NASA announced on Wednesday that it had successfully installed the first of 18 mirrors on the new James Webb space telescope. The work took place at NASA’s Goddard Space Flight Center in Greenbelt, Maryland earlier this week.
Commercial spaceports are popping up all over the United States, Europe and Asia. The latest one is at Ellington Airport in the Houston, Texas area, as per the October 29th, 2015 PR Newswire post, “NASA Partners With Houston Airport System In Development Of Spaceport.”
|The abandoned Fort Churchill rocket range in 2012. Anyone who thinks spaceports are a new concept doesn’t know about Akjuit Aerospace and its plan to build one in northern Manitoba during the 1990’s. As outlined in both the September 25th, 2014 Motherboard post, “The Failed Plan to Build a Commercial Spaceport in the Subarctic” and the March 1st, 2010 post “A Short History of Akjuit Aerospace,” the company, initially backed by the well heeled Richardson Family of Manitoba, attempted to raise $300Mln CDN in order to provide surplus Soviet-era SS-25 ICBMs to the commercial market, but failed. Photo c/o Martin Lopatka/Flickr.|
It’s not a bad idea for some. Eventually, sub-orbital tourism and scientific flights, as well as small satellite launches, will become a good business. But one thing seems to be missing from the plans for too many of these spaceports.
How will they make money until the spaceships show up? How many spaceports are being planned and built on a field-of-dreams business model?
|Good movie. Bad business plan. Graphic c/o Universal.|
In the 1989 movie “Field of Dreams,” Kevin Costner plays an Iowa farmer named Ray Kinsella. Ray is out in the field one day and hears a disembodied voice whisper, “If you build it he will come.” Ray cuts down the corn field and builds a baseball field. Soon, the field is populated by the ghosts of long dead major-league baseball players.
The movie, which has a heartwarming ending, was a big success.
But that’s the movies. Real-life ventures based on “If you build it he (they) will come” don’t usually work out as well. As an example of that, and potentially a business-school case study for what not to do, look at Spaceport America (SA). An October 26th, 2015 article at Popular Mechanics, “Welcome To the Ghost Town That Virgin Galactic Built,” tells the tale of unfulfilled expectations.
Located 32 km southeast of Truth or Consequences, New Mexico, SA was supposed to be the cutting edge of commercial space with Virgin Galactic (VG), the company run by flamboyant billionaire and part-time space-whisperer Richard Branson, as its signature tenant.
At this point success for SA remains firmly out of reach. The crash of VG’s SpaceShipTwo on October 31, 2014 in the Mohave desert and a promise of flights within 2 years of building the facility (that promise is now in its 10th year) has left SA without much to show for their commitment.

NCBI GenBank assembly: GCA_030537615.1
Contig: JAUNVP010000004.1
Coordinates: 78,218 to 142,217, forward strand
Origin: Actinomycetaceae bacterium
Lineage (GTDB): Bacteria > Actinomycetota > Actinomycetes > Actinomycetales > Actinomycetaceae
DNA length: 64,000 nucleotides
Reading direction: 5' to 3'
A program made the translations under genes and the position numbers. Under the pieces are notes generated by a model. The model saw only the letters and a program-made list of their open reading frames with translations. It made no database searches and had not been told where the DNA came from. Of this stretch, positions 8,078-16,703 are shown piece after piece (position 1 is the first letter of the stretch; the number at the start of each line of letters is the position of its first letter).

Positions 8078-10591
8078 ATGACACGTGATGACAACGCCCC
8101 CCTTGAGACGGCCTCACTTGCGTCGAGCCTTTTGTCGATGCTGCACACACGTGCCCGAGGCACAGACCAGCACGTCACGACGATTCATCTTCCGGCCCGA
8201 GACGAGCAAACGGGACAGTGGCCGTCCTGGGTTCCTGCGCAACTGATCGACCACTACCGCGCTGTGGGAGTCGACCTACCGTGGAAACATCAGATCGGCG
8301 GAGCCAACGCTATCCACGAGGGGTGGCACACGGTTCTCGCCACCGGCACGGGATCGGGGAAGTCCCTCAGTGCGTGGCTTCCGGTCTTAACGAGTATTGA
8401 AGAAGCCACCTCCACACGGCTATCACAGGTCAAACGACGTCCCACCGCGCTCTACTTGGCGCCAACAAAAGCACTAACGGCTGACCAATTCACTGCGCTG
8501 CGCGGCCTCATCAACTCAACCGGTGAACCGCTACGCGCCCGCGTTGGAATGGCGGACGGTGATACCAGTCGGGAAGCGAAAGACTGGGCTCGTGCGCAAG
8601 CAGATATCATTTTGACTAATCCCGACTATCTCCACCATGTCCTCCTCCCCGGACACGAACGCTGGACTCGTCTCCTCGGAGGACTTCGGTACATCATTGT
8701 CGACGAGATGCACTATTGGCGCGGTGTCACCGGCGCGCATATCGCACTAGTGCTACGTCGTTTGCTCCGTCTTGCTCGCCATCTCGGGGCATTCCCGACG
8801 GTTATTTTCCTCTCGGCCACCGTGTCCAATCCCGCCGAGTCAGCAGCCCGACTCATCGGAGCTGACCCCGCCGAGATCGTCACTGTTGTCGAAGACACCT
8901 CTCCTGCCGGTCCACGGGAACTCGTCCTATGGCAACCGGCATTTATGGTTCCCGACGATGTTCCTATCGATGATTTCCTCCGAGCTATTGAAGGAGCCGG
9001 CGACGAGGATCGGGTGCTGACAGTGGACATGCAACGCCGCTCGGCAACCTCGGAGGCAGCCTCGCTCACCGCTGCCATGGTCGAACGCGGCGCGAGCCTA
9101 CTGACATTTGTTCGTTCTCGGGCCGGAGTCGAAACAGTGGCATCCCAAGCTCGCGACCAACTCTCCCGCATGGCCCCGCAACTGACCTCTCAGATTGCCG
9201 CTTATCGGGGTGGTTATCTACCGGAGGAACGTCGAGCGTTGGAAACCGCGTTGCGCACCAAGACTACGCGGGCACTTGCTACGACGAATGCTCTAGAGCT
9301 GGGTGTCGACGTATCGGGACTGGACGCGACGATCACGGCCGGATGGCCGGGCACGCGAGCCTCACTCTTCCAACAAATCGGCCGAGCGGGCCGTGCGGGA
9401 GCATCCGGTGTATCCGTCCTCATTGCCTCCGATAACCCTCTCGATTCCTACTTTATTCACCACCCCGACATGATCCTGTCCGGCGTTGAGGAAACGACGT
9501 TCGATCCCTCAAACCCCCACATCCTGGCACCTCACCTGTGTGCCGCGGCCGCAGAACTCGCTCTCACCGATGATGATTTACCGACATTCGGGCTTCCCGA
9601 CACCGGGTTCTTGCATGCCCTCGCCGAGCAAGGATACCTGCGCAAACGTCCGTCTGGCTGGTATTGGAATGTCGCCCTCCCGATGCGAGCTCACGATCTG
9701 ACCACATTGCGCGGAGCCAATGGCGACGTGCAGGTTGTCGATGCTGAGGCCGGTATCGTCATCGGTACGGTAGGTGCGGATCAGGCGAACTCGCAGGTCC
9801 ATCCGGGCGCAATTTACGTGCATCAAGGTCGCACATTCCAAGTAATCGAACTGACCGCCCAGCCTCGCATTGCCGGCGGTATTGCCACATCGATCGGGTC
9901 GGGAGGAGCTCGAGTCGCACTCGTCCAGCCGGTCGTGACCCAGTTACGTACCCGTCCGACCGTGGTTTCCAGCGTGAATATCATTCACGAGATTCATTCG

|Spaceport America in 2015. Although not abandoned, as outlined in the October 26th, 2015 Popular Mechanics post, “Welcome To the Ghost Town That Virgin Galactic Built,” the facility, once supposed to be the bustling home for private space activities, is currently “little more than a movie set.” Photo c/o John Wenz.|
Now, some of those politicians who listened to Mr. Branson’s corn-field whispers might be looking to get the spaceport off their hands, according to a February 23, 2015 article at Gizmag, “Could Virgin Galactic’s Spaceport America be put up for sale?”
Ironically, in the article, New Mexico state Senator George Munoz, sponsor of the bill to sell SA, uses the “If we build it they will come” quote from the movie to describe the expectations of good times that haven’t materialized.
Spaceport America’s plight also gets a mention in an October 26th, 2015 article at The Space Review, “Looking back a year and a decade.” Most of the article is about other areas of commercial space, but SA gets their moment under the microscope near the end.
Christine Anderson, Chief Executive Officer of Spaceport America, says they are working to get new tenants while they wait for Virgin Galactic, but she doesn’t expect the facility to be financially self-sufficient until at least late 2017 or early 2018. That could be causing a serious pucker factor for the politicians because the next state election in New Mexico is in 2018.
Ms. Anderson is also quoted as saying they need to be resourceful and resilient in the face of these setbacks. Perhaps they wouldn’t need to be quite so resourceful and resilient if they hadn’t put together a field-of-dreams business model in the first place.
Without a business plan that will make money until the day comes when spaceships are flying, many of those spaceports may revert back to being corn fields, deserts, or whatever they were before.
Is there a defence against the dreaded field-of-dreams pitch? Yes there is, and it’s offered here free of charge to business people with dollar signs in their eyes, and politicians with votes in theirs.
If a space-whisperer has this fantastic idea of building an awesome spaceport that will bring in millions and make you a hero for life, ask one question: What’s the plan for making money until the spaceships finally come to the facility?
You’ll get the feel-good buzz you want for a lot less money and far less trouble.
Glen Strom is a freelance writer and editor with a background in business and technical writing. Follow him on Twitter @stromspace for the latest on Canadian space stories.